One of the biggest questions going forward is whether investors be swayed back to preferring general obligation bonds over revenues. Until last year, when the Puerto Rico ruling essentially altered the pristine allure of the GO bond, investors preferred the consistent stream of income from the revenue bond.
Now, as state and local government economies will be hamstrung for who knows how long, with the majority of businesses shut down, no one spending money or sales tax at stores, and no tourism revenue, will the GO bond have the upper hand once again?
“We don’t know how long this will last for and a lot of info is not available or readily apparent and will be critical of how we think about relative value,” Colby said. “We will have to wait and see on this but one thing that credit analysts will be calling for is more current and frequent reporting.”
Muni issuers do not report nearly as frequently as corporate issuers, making the situation even messier.
“Another thing to consider is that as time goes on, not every state and region will be the same,” Colby said. “You will see some areas that will be back to close to normal and other areas that will still be shut down or further behind.”
Some stabilization surfaced on Thursday, which gave hope for strength and positive trading and new-issue prospects next week, according to buy-side players.
“The market is better across the curve in very light trading,” said a New York trader Thursday afternoon.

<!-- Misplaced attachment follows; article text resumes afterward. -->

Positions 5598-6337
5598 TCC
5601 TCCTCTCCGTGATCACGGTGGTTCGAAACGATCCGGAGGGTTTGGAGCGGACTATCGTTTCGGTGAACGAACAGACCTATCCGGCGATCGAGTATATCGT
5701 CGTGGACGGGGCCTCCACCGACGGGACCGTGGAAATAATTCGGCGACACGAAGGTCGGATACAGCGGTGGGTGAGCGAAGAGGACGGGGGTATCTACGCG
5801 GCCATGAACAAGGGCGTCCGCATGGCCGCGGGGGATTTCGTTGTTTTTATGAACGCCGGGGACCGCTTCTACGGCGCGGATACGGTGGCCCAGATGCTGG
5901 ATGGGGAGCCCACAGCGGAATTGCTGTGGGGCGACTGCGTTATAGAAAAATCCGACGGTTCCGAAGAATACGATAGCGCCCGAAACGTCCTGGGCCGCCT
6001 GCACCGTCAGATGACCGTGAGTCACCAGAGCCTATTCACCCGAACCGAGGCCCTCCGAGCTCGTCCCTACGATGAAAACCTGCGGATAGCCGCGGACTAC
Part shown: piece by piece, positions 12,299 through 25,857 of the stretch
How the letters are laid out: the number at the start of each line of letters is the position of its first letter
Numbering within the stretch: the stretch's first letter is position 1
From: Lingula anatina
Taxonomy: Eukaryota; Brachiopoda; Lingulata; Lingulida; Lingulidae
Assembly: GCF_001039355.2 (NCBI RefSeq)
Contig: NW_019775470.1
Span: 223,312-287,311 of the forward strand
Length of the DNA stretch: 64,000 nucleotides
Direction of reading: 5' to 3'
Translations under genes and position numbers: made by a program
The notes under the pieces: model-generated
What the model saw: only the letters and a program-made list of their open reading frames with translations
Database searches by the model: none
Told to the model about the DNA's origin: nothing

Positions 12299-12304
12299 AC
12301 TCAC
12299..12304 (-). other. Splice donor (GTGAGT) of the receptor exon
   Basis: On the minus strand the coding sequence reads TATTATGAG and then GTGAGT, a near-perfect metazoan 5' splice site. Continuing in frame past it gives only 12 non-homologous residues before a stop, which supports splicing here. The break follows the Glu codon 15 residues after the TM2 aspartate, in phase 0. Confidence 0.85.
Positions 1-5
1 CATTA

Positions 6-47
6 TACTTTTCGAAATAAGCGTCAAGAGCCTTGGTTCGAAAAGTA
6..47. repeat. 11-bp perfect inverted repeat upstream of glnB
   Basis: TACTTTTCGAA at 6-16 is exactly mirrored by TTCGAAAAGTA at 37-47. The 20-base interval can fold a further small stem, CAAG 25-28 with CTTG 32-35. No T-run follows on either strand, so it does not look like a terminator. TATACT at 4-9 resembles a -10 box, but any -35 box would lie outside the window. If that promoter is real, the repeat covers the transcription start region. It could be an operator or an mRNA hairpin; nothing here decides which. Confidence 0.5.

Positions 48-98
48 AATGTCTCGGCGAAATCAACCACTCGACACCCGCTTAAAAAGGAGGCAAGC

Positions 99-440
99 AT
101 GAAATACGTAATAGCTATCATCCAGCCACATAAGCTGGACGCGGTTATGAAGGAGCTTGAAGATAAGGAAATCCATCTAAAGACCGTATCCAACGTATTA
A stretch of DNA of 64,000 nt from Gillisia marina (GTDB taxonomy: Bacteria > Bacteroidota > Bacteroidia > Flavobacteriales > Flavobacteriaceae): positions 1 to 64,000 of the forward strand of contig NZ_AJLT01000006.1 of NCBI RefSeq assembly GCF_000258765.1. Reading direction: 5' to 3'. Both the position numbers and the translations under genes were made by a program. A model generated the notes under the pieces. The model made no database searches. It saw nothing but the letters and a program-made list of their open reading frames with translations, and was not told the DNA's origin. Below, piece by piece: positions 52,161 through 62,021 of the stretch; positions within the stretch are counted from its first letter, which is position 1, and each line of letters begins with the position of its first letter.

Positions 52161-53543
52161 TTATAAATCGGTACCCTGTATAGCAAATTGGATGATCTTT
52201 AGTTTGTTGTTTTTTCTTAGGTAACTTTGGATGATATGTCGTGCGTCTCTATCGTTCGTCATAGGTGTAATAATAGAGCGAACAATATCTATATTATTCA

“Bid wanteds are down again today,” he said. “The muni calendar is starting to pick up. The stabilization this week should increase our forward calendar."
The Metro Atlanta Rapid Transit Authority (Aa2/AA+/ / ) sold $137.430 million of sales tax revenue bonds on Thursday, which were won by Bank of America Securities with a true interest cost of 2.8069%.
On Wednesday, Wells Fargo priced the Marshall University Board of Governors (A1/ /AA-/ ) $102.69 million of improvement and refunding revenue tax-exempt and taxable bonds. The entire deal was insured by Assured Guaranty and is the largest insured deal in over a month.
Once the market opens back up on Monday after the three-day weekend in observance of Good Friday, we will see which deals will come off the backlog of transactions that are currently on the day-to-day calendar.
There are 22 negotiated deals on the day-to-day schedule and two competitive deals from Florida issuers greater than $100 million or larger on the daily docket.